Kudos to the New York Times.
They could get kudos for a lot of things (being arguably the best newspaper in America, though I personally prefer the Los Angeles Times, despite its recent tabloid-esque redesign). But today, I applaud them for their awesome “How do you feel…?” word maps.
First tested during the 2008 presidential election, the word maps at NYTimes.com ask you to type in a word that describes how you feel at the current moment, regarding a certain event or subject; i.e., the economy, the election, the inauguration. This fancy poll/art piece/technological marvel then adds your word to the pot, displaying everyone’s word in a wonderful sans serif scrolling marquee of hope, fear, nerves, optimism—whatever the nation (or NYTimes.com readers, at least) are feeling about the state of the nation.
The geniuses behind this new-fangled cross between Twitter, modern art, exit polls, and the op-ed page are the New York Times Interactive News Collaborative Staff (even their title is innovative). Aron Pilhofer, Andrew DeVigal, Steve Duenes, Matthew Ericson, and Gabriel Dance have created an incredible amalgam of sleek design, instant-gratification technology, and nationwide community that is a wonder to watch. Scrolling across the screen in ubiquitous Helvetica type (side note: you must watch the documentary Helvetica, absolutely required viewing) it gave me chills to see “determined” and “disgusted” scroll across the screen next to each other in huge letters in the “economy” word map. Assuming that the largest, blackest words are the most-selected, it is heartening to know that such a huge percentage of people feel “optimistic” about the economy, as the world scrolls across the top line, bigger than any other word, over and over.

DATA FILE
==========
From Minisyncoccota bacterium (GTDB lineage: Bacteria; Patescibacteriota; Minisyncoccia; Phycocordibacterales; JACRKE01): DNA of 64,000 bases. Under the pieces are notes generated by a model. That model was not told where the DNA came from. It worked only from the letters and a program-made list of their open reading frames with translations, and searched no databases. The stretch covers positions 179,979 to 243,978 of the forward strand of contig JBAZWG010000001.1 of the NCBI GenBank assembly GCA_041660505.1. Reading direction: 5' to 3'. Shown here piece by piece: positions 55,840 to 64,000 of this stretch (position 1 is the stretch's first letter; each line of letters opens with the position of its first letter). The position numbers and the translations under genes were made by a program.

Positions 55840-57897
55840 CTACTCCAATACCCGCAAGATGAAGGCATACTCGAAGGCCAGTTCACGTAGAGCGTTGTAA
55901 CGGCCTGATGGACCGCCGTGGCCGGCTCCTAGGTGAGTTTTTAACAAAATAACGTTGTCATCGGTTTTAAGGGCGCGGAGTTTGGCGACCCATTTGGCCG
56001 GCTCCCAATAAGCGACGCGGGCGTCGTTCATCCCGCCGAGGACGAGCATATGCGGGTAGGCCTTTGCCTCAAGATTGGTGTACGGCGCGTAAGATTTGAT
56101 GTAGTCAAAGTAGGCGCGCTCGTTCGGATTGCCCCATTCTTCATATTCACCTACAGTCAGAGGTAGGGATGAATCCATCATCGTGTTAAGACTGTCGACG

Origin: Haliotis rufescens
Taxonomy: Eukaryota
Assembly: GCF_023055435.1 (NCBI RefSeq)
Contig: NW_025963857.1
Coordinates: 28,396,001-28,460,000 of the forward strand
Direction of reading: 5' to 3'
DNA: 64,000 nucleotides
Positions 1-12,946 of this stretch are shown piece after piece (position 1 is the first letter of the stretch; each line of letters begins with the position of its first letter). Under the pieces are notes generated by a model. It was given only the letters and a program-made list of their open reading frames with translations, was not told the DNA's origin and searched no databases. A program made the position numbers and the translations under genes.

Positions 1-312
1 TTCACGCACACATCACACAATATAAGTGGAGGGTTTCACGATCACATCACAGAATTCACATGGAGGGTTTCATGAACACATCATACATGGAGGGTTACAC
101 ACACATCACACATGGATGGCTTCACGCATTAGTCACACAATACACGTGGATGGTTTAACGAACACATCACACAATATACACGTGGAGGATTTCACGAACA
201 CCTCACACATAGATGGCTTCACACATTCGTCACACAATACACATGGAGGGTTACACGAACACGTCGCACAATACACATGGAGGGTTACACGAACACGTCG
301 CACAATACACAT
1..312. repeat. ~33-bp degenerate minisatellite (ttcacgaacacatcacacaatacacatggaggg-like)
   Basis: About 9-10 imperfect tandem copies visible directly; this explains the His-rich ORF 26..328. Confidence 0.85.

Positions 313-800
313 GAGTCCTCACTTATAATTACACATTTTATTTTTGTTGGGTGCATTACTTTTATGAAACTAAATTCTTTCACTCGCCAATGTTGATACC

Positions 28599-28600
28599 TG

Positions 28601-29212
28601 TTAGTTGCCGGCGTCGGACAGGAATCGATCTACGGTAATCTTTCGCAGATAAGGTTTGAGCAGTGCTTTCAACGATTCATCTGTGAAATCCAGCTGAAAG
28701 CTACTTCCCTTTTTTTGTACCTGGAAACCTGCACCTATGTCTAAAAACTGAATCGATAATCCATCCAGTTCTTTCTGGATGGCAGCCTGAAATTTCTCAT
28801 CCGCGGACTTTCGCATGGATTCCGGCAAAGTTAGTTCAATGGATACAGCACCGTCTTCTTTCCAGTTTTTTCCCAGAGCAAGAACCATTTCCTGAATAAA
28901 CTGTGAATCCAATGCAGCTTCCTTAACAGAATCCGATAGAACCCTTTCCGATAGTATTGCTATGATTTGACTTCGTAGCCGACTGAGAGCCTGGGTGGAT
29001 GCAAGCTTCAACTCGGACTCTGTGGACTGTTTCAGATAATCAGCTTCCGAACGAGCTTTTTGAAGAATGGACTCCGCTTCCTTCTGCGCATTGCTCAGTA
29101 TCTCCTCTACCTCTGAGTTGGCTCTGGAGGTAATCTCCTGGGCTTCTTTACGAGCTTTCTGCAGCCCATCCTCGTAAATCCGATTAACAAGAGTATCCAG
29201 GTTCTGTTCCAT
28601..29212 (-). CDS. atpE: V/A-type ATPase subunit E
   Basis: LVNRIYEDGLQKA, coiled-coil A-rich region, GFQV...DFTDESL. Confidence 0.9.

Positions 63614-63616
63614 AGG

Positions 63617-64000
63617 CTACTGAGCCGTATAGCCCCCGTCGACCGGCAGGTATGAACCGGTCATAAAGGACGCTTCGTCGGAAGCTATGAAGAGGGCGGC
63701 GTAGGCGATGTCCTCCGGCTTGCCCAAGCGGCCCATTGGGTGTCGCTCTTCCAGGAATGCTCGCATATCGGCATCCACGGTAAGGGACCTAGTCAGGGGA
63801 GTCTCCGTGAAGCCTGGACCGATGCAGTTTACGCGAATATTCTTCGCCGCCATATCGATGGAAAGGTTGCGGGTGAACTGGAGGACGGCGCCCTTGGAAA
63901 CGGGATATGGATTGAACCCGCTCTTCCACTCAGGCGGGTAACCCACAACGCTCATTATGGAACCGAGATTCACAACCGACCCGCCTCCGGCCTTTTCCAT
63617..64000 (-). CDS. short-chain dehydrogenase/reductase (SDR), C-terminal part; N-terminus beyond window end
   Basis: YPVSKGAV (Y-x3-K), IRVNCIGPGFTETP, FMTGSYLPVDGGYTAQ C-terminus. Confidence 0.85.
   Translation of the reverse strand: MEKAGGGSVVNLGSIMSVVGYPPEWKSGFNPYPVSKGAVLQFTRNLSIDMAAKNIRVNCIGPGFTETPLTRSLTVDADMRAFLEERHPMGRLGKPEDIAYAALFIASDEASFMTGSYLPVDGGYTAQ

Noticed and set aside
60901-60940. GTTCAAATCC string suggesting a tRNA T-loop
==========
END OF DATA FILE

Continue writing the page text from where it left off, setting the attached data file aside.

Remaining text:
On Election Day, it was moving to watch “scared” and “hopeful” scroll by in large letters, and on Inauguration Day, “proud” held the top spot, larger, darker, bolder than all the other words.
The best and most telling feature of these word maps is the fact that you can choose to display words selected on certain dates— today is especially interesting, considering the announcement of the results from the bank stress tests—and by the employed or unemployed for the economy word map, by McCain supporters or Obama supporters for the election word map, and by Democrats or Republicans for the inauguration word map. Words in red, posted by the unemployed, scroll by on the economy word map: frustrated, bored, uncertain. In green, the employed are exhausted, worried, scared, wary. On the election word map, the Obama supporters posted in blue, anxious, excited; the McCain supporters in red, scared, nervous. On inauguration day, words from the Democrats scrolled by in blue, proud, excited, words from the Republicans in red, angry, scared.
But no matter the subject, no matter the position, always that one word, in all colors, the biggest and boldest: “hopeful.”
The power of this beautiful application is that it seems to be a real toe-dip in the emotional waters of the nation, apart from the exit polls and the talking heads, and, on top of that, it is beautiful. Simple, sleek, and, the best part—it lets the true power of the words shine. And that’s the most important part of any design involving type. The message should be clear, readable, and it should make you feel something.